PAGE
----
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Leaky steam supply valve

benben Member Posts: 66
I have the recessed cast-iron convector shown on pg. 104 in "We got steam heat." The supply valve is leaking from the big nut on the union. The area under the radiator is very tight. I tried using a channel lock plier to loosen the nut but it wouldn't budge. Any suggestion on the type of wrench to use?
Burnham Independence IN8


  • Jamie HallJamie Hall Member Posts: 6,653
    Try to avoid

    anything with teeth on it!  They'll mess up the nut.  A good channel lock, though, should do it OK.

    However, watch out for union nuts.  The old "righty tighty lefty loosey" doesn't always apply the way you think it's going to.  If trying to turn it one way doesn't work, try the other -- sounds obvious, perhaps, and if you've already done that, sorry... but as I say, it's not always obvious which way tightens on a union when you're just looking at it.

    Building superintendent/caretaker, 7200 sq. ft. historic house museum with dependencies in New England.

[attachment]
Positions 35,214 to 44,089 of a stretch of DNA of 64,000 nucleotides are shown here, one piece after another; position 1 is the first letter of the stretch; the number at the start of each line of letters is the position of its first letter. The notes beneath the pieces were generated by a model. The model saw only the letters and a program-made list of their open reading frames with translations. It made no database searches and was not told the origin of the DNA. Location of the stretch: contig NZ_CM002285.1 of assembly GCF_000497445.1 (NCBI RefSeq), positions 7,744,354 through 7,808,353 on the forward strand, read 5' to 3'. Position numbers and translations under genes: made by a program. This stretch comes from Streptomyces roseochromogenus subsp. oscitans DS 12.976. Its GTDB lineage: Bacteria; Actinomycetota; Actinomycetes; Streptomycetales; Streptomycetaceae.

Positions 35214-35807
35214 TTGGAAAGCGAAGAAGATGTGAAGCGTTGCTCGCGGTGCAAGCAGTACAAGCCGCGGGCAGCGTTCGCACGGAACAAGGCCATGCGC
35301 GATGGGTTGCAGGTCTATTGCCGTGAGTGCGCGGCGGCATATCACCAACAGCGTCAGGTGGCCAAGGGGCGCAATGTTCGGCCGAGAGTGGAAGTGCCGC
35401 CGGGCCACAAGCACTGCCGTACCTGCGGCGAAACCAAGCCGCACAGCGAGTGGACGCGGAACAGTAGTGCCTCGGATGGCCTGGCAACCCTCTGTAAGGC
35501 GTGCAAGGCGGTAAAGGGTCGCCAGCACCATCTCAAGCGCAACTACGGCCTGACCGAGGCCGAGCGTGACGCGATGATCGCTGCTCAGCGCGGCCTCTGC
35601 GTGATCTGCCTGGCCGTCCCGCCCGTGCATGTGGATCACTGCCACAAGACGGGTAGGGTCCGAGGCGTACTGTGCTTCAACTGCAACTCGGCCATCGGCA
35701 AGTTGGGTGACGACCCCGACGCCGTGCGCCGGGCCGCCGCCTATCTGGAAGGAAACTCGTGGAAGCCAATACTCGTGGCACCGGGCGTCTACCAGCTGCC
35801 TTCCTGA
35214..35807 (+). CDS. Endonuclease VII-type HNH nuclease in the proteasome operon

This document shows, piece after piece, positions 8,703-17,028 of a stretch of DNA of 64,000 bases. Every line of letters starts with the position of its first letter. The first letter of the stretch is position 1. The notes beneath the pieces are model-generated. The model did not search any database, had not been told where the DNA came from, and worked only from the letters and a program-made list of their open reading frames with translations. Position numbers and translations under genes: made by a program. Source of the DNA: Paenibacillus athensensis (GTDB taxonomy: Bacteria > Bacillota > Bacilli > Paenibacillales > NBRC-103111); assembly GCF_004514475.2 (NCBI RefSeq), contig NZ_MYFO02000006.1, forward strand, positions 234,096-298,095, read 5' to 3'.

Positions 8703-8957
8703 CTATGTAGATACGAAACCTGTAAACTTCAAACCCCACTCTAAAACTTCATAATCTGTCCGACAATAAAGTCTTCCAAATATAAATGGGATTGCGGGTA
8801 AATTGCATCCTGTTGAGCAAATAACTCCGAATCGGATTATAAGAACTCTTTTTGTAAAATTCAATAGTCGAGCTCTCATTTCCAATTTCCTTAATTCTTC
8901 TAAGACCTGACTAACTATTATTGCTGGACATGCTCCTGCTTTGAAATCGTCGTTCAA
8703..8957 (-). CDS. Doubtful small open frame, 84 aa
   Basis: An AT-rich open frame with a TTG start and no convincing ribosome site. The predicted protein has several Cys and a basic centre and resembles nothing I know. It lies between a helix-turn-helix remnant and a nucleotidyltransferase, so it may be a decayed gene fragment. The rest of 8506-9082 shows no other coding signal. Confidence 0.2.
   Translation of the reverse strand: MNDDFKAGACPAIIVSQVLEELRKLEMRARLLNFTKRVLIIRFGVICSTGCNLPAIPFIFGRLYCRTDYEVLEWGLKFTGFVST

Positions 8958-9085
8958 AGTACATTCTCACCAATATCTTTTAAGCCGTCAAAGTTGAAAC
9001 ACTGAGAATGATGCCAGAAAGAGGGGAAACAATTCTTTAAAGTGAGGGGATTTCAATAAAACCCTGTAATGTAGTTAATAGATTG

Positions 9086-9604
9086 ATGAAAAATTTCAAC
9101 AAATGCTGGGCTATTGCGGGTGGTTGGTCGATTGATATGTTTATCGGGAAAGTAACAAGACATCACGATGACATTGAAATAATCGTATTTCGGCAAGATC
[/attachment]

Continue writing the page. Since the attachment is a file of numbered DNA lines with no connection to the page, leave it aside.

Hoffman Equipped System (all original except boiler), Weil-McClain 580, 2.75 gph Carlin, Vapourstat 0.5 -- 6.0 ounces per square inch
  • benben Member Posts: 66
    Still unable to

    loosen the big nut on the union using a channel lock. Any other ideas?

    Here's a picture of it.
    Burnham Independence IN8
  • nicholas bonham-carternicholas bonham-carter Member Posts: 6,535
    Loosening the union nut

    Try to find a big open end wrench of the appropriate size at harbor freight, so you have a good grip on the nut. Use a few light hammer taps in both directions to see if it moves.

    Loosening it slightly will enable you to retighten it.

    If it still leaks, then taking the joint apart completely will allow you to wipe the faces clean, and put a little Dawn liquid on them to lubricate them enough to align themselves for a good seal, as you tighten up the nut.--NBC
  • PumpguyPumpguy Member Posts: 272
    I have found

    that a few hammer blows on the union nut itself will allow it to be freed up using a wrench.  It's best to back-up the nut on the opposite side with a heavy piece of metal, like the heel of a pipe wrench.  Don't get carried away with the hammer blows.  This method is also used to break up a cast iron fitting if it can't be loosened up with a wrench. 
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  • benben Member Posts: 66
    Open ended wrench


    What do you mean by open ended wrench. Is it an adjustable wrench. I don't one big enough for the nut will fit in there. Can you give me a URL of the wrench?

    And do you mean regular dawn dish washing detergent?
    Burnham Independence IN8
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